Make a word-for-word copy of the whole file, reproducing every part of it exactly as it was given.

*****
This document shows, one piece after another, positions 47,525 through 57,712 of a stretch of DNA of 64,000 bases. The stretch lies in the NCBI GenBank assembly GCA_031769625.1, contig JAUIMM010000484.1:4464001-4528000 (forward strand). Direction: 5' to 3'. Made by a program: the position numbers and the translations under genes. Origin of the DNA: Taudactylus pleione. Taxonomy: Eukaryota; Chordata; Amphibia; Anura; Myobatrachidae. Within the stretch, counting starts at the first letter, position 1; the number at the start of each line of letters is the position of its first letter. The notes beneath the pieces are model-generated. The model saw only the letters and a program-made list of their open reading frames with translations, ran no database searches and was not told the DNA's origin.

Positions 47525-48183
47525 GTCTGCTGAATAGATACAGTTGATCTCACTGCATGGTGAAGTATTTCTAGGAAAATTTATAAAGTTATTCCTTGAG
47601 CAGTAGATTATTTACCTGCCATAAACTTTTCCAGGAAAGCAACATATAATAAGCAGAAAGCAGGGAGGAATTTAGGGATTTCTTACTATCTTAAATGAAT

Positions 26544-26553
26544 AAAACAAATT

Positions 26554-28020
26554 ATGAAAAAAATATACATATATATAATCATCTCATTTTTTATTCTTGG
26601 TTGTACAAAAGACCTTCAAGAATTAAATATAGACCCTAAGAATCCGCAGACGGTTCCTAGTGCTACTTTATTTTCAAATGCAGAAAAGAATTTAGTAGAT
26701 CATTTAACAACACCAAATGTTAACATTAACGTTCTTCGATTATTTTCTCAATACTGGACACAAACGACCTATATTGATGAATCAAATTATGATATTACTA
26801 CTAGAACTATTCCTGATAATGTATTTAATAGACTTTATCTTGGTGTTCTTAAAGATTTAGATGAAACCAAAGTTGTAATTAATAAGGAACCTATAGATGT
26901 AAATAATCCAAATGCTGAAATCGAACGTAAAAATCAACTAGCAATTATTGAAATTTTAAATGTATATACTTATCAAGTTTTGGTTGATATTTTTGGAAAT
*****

This document shows, one piece after another, positions 47,525 through 57,712 of a stretch of DNA of 64,000 bases. The stretch lies in the NCBI GenBank assembly GCA_031769625.1, contig JAUIMM010000484.1:4464001-4528000 (forward strand). Direction: 5' to 3'. Made by a program: the position numbers and the translations under genes. Origin of the DNA: Taudactylus pleione. Taxonomy: Eukaryota; Chordata; Amphibia; Anura; Myobatrachidae. Within the stretch, counting starts at the first letter, position 1; the number at the start of each line of letters is the position of its first letter. The notes beneath the pieces are model-generated. The model saw only the letters and a program-made list of their open reading frames with translations, ran no database searches and was not told the DNA's origin.

Positions 47525-48183
47525 GTCTGCTGAATAGATACAGTTGATCTCACTGCATGGTGAAGTATTTCTAGGAAAATTTATAAAGTTATTCCTTGAG
47601 CAGTAGATTATTTACCTGCCATAAACTTTTCCAGGAAAGCAACATATAATAAGCAGAAAGCAGGGAGGAATTTAGGGATTTCTTACTATCTTAAATGAAT

Positions 26544-26553
26544 AAAACAAATT

Positions 26554-28020
26554 ATGAAAAAAATATACATATATATAATCATCTCATTTTTTATTCTTGG
26601 TTGTACAAAAGACCTTCAAGAATTAAATATAGACCCTAAGAATCCGCAGACGGTTCCTAGTGCTACTTTATTTTCAAATGCAGAAAAGAATTTAGTAGAT
26701 CATTTAACAACACCAAATGTTAACATTAACGTTCTTCGATTATTTTCTCAATACTGGACACAAACGACCTATATTGATGAATCAAATTATGATATTACTA
26801 CTAGAACTATTCCTGATAATGTATTTAATAGACTTTATCTTGGTGTTCTTAAAGATTTAGATGAAACCAAAGTTGTAATTAATAAGGAACCTATAGATGT
26901 AAATAATCCAAATGCTGAAATCGAACGTAAAAATCAACTAGCAATTATTGAAATTTTAAATGTATATACTTATCAAGTTTTGGTTGATATTTTTGGAAAT